There are two critical factors to determine container/closure fit:

  • Neck width (the T Dimension, measured in millimeters)
  • Thread style

What is Thread Style?

The thread or threading style (also called thread turn or thread finish) refers to how many times the threads on a container's neck finish pass each other or turn in a non-interrupted spiral design. The cap features a corresponding internal spiral that mates with the neck finish to ensure the packaging is sealed. The Glass Packaging Institute (GPI) and the Society of Plastics Industry (SPI) created a set of guidelines to establish standard for threading on glass and plastic containers respectively. In addition to the neck width, the thread style for both the container and cap must also match to establish a proper seal.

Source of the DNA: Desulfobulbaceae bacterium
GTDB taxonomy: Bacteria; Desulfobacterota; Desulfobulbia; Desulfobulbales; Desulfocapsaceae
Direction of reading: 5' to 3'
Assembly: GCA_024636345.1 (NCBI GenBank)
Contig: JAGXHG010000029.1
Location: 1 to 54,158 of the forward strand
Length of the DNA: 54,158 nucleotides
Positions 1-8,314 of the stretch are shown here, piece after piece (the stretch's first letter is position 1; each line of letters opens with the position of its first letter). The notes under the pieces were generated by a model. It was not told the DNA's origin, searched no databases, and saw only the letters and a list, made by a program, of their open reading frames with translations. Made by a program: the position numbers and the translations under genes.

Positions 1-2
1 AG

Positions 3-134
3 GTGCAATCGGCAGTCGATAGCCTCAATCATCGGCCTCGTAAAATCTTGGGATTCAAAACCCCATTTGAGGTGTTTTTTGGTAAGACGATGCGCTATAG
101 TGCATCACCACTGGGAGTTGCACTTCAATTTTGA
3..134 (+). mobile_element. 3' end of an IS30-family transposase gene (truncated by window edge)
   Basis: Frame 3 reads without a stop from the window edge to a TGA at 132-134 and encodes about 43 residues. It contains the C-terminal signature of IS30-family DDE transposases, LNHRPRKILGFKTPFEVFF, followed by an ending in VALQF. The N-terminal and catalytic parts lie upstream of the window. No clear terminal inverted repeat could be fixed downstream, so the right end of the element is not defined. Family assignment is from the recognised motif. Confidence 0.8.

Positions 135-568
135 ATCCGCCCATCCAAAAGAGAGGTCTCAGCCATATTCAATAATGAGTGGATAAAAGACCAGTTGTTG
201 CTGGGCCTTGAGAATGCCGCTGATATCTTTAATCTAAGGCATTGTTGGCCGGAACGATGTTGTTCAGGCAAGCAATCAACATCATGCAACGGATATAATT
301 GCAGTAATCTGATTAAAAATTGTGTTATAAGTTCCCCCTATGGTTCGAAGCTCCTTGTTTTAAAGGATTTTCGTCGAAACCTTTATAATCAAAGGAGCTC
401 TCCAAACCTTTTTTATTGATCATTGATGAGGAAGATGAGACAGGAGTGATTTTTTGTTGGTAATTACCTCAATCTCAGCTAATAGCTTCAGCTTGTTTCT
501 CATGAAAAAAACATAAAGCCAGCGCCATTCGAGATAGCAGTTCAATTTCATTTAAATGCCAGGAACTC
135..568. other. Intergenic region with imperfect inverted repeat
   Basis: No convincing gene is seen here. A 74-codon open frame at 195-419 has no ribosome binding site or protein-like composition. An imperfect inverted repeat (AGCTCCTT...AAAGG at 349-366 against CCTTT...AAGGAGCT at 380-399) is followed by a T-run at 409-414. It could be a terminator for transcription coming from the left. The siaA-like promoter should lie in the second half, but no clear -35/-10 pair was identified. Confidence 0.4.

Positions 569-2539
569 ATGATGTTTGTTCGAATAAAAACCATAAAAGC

Common Bottle Thread Styles

Though there are a wide range of thread finishes, here are some of the most common thread finishes for both plastic and glass containers:

Bottle Thread Styles

Most thread styles are represented by a three digit number like the ones listed above. However, specialty caps may represent their neck finish using additional numbers or letters. A few examples of this include many glass containers like ones with a lug neck finish represented with 2040 or caps designed for unique applications like this Drop-Lok cap for carbonated beverages or many of our tamper evident closures.

Using the Neck Finish to Match Containers & Caps

To match a container with the proper closure, the bottle’s neck finish must correspond with the cap’s measurement.

How to Measure a Container's Neck Finish

To determine a threaded bottle’s neck finish, measure the diameter of opening including the outermost threads (the T Dimension).

How to Measure a Cap's Neck Finish